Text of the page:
Iowa has 94% of its 2013 corn crop planted as of June 16, soybean planting is only 77% complete
CROP REPORT: Iowa farmers struggled to get the remaining cropland planted during the week ending June 16, 2013, according to the USDA's National Agricultural Statistics Service. Intermittent rainfall throughout the week didn't permit enough drying, and some farmers resorted to planting in less than ideal soil conditions. Statewide there was an average of only 2.8 days suitable for fieldwork. East Central and Southeast Iowa had the most days suitable for fieldwork, while Northwest and North Central Iowa had the least amount of days suitable.
The surplus rating of soil moisture levels dropped this past week, but moisture levels remained mostly in the adequate and surplus categories. Topsoil moisture levels rated zero percent very short, zero percent short, 54% adequate and 46% surplus as of June 16. Subsoil moisture levels rate zero percent very short, 2% short, 64% adequate and 34% surplus.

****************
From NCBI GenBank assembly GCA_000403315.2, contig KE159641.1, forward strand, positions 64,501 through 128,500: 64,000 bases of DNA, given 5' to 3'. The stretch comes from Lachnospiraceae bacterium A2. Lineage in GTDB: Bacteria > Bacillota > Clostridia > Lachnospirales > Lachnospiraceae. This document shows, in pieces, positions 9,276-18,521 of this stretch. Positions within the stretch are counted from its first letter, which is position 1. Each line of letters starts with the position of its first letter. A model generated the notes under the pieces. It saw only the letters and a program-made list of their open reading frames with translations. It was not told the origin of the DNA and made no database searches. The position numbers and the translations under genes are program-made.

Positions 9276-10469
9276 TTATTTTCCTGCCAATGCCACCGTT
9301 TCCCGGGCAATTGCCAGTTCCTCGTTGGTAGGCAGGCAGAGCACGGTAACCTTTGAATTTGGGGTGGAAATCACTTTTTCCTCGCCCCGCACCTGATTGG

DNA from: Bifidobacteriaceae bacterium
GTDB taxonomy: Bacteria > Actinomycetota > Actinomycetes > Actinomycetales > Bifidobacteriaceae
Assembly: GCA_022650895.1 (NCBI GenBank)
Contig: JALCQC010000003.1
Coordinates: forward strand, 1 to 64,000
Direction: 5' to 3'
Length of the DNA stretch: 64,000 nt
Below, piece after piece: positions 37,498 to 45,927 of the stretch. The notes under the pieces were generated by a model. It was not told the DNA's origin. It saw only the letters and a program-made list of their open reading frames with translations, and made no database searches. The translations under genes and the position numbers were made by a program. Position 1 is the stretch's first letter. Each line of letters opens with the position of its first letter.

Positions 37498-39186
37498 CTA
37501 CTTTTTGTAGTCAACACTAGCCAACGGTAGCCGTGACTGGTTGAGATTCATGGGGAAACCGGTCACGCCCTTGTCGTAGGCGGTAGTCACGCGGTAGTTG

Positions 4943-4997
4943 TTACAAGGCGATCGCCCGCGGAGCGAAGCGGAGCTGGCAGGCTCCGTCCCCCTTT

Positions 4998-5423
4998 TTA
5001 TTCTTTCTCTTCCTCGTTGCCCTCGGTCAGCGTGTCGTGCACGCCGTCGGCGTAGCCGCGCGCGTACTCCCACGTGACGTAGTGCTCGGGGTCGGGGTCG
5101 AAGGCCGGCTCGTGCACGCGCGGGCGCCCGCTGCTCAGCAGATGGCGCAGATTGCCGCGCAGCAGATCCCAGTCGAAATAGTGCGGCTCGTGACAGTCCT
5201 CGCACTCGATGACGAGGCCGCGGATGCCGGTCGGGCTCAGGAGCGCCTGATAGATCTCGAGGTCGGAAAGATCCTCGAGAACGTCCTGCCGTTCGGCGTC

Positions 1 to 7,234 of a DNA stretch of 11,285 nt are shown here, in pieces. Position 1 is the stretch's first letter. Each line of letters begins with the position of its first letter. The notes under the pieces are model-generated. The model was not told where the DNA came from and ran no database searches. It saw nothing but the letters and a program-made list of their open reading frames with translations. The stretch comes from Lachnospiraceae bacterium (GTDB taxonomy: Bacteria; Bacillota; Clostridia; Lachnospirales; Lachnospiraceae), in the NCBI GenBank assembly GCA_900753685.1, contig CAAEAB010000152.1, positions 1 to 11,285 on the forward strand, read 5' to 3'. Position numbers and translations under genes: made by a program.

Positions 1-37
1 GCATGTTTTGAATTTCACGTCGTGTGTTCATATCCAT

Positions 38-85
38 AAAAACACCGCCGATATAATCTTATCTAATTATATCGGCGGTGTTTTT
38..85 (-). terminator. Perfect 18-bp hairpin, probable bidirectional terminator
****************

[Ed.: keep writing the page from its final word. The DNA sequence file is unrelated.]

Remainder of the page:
Corn condition is rated 42% good and 8% excellent statewide as of June 16
As of June 16, the survey shows 94% of Iowa's corn crop was in the ground, 2 percentage points higher than last week but normally all corn is planted by this time. The shows 89% of the corn crop has emerged, 10 percentage points below the 5-year average. Corn condition statewide is reported at 4% very poor, 12% poor, 34% fair, 42% good and 8% excellent.
Farmers have planted 77% of the soybean crop, an advancement of 17 percentage points from last week, but planting is still lower than the normal 96% completed by this time. Soybean emergence is 56% complete; well behind both last year's 98%, and the 5-year average of 91%. The first soybean condition rating of the year reflects 4% very poor, 10% poor, 36% fair, 42% good and 8% excellent. Thirty-six percent of the oat crop was headed as of June 16, and the crop condition rates 1% very poor, 5% poor, 26% fair, 57% good and 11% excellent. It was reported high winds in some areas caused lodging in oats.~~~PAGE_BREAK_HERE~~~